By Richard Carleton, CEO of the Canadian Securities Exchange
One of the very best aspects of the Canadian capital markets is our ability to provide funding to early-stage companies. With a successful history of financing mining and oil and gas exploration, the industry has applied its skills in more recent years to support innovation in a broad range of sectors such as technology and life sciences. This has resulted in notable recent success for companies in the legal cannabis sector.
Canada is a world leader in the provision of capital to companies from around the world in these fast-growing new industries. Recent investment themes include the development of medical applications for the treatment of mental health issues with psychedelic compounds, and backing for the rise of cryptocurrencies and supporting technologies that are driving efficiencies in the payments sphere and the provision of financial services.
As with any industry, competition in the provision of stock exchange services in Canada have benefited issuer companies and investors alike.
The Canadian Securities Exchange (CSE) launched 18 years ago with a mission to provide public issuers with a streamlined, lower-cost alternative to the Toronto Stock Exchange and TSX Venture Exchange. We succeeded. The CSE is now home to more than 700 active listings and has attracted more global issuers of greater size and maturity over the last few years than at any other point in its history.
Greater competition, including other new exchanges launched after the CSE, has clearly benefited Canada’s investment community, as well as the companies and investors that it serves.
That said, we can and should be doing a much better job of enabling competition in the provision of exchange services to companies, brokers, and investors. Here are a few examples of the challenges faced by new entrants, and some potential solutions.
In the United States, an industry consortium collects and processes real-time market information from the stock exchanges and then provides access to the data for all the securities listed on each exchange (Nasdaq, NYSE and NYSE American) for a single fee. In other words, regardless of where a particular security trades, and at last count there were 16 venues, an interested investor can “see” every trade and current quotation.
This is not the case in Canada. In an environment where almost half of the trading in TSX and TSX Venture Exchange stocks occurs on different marketplaces, investors are forced to deal with the venues individually to see the full picture. Many people, who either don’t understand our convoluted market structure, or do not want to pay these separate fees, opt to take the data from the incumbent exchange only. This leads to a series of issues:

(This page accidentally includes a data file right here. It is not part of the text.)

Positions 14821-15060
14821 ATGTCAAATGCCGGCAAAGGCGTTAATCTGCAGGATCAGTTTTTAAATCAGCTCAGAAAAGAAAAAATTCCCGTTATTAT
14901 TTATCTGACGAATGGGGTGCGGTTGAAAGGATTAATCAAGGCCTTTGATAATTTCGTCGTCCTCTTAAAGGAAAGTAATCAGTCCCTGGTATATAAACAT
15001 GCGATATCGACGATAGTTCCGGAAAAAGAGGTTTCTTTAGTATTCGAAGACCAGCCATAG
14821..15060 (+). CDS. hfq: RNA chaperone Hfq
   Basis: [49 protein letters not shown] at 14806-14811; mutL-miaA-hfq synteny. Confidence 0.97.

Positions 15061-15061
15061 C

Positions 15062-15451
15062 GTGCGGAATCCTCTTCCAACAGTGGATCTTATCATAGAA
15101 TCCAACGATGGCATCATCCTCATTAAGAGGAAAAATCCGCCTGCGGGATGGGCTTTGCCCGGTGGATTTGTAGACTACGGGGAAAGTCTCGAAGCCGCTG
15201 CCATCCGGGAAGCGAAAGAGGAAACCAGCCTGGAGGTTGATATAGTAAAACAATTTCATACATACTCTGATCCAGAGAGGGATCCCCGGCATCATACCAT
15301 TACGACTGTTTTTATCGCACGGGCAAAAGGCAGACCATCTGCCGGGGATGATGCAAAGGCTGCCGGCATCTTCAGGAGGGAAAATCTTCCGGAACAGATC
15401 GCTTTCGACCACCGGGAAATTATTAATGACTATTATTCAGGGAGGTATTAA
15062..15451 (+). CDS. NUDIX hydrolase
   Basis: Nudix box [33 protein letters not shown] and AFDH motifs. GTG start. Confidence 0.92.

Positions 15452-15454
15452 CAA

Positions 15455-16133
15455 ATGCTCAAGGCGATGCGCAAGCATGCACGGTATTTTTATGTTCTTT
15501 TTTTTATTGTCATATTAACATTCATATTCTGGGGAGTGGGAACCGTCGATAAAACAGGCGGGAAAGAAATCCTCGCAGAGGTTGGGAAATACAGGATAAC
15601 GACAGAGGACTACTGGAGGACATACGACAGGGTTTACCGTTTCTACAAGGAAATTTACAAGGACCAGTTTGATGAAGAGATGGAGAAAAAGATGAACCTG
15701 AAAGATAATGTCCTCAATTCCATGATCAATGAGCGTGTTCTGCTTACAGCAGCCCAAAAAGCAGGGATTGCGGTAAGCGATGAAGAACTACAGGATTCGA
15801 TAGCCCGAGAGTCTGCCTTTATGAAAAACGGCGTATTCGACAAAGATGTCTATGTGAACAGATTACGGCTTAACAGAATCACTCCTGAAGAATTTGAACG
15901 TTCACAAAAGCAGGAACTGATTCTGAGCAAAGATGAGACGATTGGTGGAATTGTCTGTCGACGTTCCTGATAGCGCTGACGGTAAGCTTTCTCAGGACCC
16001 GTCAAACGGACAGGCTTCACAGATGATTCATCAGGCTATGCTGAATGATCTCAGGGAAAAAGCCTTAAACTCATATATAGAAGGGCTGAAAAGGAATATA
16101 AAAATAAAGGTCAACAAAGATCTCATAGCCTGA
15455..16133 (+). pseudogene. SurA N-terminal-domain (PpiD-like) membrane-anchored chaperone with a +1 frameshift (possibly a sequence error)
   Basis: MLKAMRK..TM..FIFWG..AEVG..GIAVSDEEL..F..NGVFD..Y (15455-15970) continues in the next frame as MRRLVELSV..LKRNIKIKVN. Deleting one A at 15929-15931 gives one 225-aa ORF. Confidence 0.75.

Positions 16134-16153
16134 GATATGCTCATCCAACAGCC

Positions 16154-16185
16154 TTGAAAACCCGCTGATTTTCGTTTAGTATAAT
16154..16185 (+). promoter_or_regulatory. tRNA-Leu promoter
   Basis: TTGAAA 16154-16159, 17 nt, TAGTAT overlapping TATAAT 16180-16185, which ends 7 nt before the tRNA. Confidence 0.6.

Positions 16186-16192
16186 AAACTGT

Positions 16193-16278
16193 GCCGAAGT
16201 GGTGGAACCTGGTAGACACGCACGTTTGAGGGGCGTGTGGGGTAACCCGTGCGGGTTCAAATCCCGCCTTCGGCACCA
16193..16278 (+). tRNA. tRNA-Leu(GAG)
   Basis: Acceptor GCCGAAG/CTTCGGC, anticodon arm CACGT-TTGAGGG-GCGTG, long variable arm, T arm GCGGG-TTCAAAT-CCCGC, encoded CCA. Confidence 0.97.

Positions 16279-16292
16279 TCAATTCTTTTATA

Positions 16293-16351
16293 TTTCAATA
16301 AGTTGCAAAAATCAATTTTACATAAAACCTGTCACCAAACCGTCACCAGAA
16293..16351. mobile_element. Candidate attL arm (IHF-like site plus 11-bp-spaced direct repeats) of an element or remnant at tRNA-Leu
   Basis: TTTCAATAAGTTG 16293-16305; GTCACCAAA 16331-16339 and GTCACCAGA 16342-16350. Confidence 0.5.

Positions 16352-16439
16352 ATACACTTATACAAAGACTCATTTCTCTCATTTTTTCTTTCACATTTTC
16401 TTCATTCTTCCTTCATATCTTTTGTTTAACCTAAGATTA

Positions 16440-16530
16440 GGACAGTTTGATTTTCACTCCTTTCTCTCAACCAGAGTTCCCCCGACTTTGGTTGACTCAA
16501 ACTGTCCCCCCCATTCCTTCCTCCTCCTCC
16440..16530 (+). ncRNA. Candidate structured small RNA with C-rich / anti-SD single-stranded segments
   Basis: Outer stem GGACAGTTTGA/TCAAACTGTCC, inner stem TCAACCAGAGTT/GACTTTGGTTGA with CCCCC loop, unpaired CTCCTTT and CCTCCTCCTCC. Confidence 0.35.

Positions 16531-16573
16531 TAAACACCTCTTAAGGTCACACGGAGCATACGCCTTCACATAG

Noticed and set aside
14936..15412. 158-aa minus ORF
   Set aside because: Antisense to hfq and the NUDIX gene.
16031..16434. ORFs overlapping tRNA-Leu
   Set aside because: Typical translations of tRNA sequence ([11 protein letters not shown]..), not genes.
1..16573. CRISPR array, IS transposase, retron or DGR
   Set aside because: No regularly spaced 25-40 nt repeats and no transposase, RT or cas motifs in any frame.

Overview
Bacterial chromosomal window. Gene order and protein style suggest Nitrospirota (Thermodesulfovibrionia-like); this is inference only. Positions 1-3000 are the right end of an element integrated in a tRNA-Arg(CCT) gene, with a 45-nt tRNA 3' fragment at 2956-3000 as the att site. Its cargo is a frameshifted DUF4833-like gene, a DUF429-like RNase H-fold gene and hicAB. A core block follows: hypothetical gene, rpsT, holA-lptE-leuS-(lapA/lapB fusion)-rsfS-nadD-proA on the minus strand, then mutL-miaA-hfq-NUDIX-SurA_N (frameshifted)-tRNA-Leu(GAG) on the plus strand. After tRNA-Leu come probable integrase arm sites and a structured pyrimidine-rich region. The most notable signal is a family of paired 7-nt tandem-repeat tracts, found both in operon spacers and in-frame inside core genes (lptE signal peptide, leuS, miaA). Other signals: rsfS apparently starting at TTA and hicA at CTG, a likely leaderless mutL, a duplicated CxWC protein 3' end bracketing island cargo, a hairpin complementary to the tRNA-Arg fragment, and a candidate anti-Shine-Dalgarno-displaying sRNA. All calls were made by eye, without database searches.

- When trading is disrupted for any reason on the TMX Group exchanges, Canadian liquidity dries up precipitously. In the United States, when the major exchanges have technical issues, the other markets pick up the slack without missing a beat. Canadian markets are not nearly as resilient as they could be.
- With large segments of the industry not having access to meaningful market data, and this group includes the professional retail advisors at the national investment dealers, the lack of transparency does little to enhance confidence in the functioning of Canada’s stock markets. People naturally assume that if they can’t see trading activity, that something unwholesome is going on. This lack of transparency breeds a lack of confidence in the operation of the markets.
I again refer to the experience of exchange competition in the United States. The tech giants we now know so well were essentially forced to go public on Nasdaq, because NYSE’s listings qualification rules during the 1970s and 80s required a company to have significant tangible assets. In other words, the exchange didn’t give credit to the important intellectual property assets held by the rising technology sector.
This subtle form of discrimination extended to membership in the benchmark US indices such as the S&P 500 and the Dow Jones Industrial Average: companies were required to be listed on the NYSE to be eligible for inclusion in these indices. It took many years of pressure from users of the indices to spur the index providers into changing their criteria.
We find ourselves in the same situation in Canada years later. The S&P/TSX indices, with hundreds of billions of investment dollars measured against these benchmarks, require a listing on one of the TMX Group exchanges for a company to be eligible for inclusion.
This has distorted the market in a variety of ways: companies that have grown to a size warranting consideration for inclusion in one of the S&P/TSX indices have left, unwillingly, a competitor exchange to move to the Toronto Stock Exchange. Make no mistake, the possibility of index membership is attractive to prospective listed companies.